medwireNews: Rubbing the eyes leads to an increase in protease activity and levels of protease and inflammatory mediators, a clinical study shows.
Noting that eye rubbing is the only known risk factor for keratoconus, the study authors speculate that persistent and forceful eye rubbing may drive the development or progression of the disease.
"Upregulated proteases and inflammatory molecules may be causal links between eye rubbing and keratoconus," write Sivaraman Balasubramanian (The University of New South Wales, Kensington, Australia) and co-authors in Clinical and Experimental Optometry.
Keratoconus is a progressive, debilitating ocular disease that is linked to abnormal or forceful eye rubbing, often with a characteristic circular motion that exerts pressure localized to the cornea.
In this study, Balasubramanian et al analyzed levels of proteolytic enzymes and inflammatory mediators in tears before and after rubbing in 17 healthy individuals.
Results showed that eye rubbing for 60 seconds led to a significant increase in tear levels of matrix metalloproteinase-13 (from 51.9 to 63.0 pg/mL), interleukin-6 (from 1.24 to 2.02 pg/mL), and tumor necrosis factor-α (from 1.16 to 1.44 pg/mL).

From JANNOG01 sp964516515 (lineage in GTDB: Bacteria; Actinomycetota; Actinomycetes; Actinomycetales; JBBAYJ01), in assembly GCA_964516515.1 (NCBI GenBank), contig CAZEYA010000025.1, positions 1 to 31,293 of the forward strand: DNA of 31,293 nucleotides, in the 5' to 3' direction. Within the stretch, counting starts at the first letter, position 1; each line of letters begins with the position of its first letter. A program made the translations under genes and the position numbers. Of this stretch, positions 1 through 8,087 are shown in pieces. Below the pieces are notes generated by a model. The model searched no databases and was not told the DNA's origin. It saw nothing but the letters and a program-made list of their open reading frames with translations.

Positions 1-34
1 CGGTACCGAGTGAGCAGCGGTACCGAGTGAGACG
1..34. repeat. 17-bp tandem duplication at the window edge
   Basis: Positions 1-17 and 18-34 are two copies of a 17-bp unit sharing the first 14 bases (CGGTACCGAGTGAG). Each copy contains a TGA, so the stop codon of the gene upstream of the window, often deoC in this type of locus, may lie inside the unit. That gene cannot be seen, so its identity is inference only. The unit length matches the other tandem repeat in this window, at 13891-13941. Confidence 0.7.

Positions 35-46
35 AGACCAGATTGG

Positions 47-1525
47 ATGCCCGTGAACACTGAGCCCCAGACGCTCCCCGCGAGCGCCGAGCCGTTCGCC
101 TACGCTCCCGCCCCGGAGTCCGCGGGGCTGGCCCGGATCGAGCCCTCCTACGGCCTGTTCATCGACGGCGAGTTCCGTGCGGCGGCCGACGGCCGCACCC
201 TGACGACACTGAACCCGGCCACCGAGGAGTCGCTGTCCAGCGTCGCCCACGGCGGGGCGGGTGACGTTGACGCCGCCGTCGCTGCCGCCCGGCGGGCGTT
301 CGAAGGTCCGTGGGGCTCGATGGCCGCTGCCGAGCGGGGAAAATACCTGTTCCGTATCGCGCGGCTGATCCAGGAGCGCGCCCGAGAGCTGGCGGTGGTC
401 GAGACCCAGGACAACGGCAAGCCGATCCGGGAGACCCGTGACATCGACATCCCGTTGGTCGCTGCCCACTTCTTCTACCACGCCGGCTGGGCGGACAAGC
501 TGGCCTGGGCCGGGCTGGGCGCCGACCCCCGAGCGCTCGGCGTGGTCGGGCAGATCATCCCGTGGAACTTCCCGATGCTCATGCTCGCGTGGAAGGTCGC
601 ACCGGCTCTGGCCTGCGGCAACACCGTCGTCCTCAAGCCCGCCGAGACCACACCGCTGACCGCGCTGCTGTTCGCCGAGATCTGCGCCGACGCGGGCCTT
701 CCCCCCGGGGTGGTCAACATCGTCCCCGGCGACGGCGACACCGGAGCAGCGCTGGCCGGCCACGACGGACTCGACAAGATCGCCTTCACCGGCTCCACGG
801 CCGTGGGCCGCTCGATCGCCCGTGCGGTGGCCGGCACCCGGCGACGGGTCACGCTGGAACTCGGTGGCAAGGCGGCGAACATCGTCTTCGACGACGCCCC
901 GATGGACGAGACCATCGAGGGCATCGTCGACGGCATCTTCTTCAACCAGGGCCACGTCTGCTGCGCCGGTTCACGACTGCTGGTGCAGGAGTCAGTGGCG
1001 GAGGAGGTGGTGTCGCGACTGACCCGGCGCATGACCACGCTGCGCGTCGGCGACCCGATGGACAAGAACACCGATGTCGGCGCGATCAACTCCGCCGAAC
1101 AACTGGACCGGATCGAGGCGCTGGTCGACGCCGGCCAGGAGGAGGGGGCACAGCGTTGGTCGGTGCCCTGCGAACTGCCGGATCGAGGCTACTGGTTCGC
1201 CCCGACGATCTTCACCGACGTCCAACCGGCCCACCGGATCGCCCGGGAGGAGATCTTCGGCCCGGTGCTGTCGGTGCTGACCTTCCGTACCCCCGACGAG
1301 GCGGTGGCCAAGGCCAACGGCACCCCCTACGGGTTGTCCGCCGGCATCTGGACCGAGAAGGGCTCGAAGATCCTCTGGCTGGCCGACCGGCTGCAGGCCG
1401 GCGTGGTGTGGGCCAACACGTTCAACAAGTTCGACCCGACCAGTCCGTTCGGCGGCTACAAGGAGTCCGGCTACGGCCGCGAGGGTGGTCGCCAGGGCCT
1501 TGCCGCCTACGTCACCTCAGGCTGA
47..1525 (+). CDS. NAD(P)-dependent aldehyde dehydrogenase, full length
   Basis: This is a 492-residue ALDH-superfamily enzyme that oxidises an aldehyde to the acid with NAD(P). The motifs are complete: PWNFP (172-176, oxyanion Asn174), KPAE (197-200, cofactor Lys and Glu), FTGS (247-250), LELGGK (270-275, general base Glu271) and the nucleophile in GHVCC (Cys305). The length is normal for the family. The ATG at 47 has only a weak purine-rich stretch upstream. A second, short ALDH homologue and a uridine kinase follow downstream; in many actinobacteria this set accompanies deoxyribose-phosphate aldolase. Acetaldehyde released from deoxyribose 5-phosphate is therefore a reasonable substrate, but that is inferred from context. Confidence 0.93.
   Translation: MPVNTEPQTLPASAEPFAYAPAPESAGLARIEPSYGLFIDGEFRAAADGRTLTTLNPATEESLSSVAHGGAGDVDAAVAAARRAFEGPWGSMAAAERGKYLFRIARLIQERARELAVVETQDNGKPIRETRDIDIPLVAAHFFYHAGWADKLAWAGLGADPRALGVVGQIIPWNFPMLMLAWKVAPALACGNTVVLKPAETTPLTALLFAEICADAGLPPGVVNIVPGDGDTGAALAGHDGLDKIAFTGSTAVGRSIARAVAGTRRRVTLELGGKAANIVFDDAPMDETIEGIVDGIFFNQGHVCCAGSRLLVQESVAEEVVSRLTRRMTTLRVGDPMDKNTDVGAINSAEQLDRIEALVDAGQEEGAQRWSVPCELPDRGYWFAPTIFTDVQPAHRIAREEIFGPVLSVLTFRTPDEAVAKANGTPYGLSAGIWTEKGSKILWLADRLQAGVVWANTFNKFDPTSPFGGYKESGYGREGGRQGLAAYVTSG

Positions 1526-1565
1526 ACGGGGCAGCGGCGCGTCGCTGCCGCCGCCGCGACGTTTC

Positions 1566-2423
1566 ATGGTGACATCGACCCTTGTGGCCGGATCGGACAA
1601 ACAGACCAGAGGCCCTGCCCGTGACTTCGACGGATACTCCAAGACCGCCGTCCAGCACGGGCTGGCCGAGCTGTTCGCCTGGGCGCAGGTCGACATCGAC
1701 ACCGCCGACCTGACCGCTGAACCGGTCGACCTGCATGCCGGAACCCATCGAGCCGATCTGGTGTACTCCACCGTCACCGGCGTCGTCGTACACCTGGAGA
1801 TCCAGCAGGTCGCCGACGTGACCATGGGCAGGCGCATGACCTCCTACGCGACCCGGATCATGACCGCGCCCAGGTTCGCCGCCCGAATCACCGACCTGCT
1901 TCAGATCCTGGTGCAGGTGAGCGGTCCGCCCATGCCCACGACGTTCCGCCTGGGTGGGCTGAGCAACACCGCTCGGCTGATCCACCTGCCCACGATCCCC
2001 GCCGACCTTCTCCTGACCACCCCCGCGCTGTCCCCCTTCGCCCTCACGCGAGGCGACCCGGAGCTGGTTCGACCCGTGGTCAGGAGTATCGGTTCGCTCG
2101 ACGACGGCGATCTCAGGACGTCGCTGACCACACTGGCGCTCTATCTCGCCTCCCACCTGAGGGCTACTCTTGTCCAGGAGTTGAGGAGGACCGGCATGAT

Eye rubbing did not alter collagenase activity or total protein levels, however.
The researchers hypothesize that the changes in tear composition induced by eye rubbing could be due to the mechanical effects of rubbing the upper palpebral conjunctiva against the corneal surface and bulbar conjunctiva.
"These proteases and inflammatory molecules have the potential to induce apoptosis of the keratocytes, which is the major form of cell death in keratoconic corneas," they remark.
Furthermore, persistent eye rubbing might cause a greater increase in the levels and activity of these molecules, with the potential to contribute to the development or progression of the disease.
The researchers conclude: "Elucidating the factors responsible for the habit of abnormal chronic central eye rubbing in some patients with keratoconus could help in the management of rubbing habits and in understanding the etiology of the disease."
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By Joanna Lyford, Senior medwireNews Reporter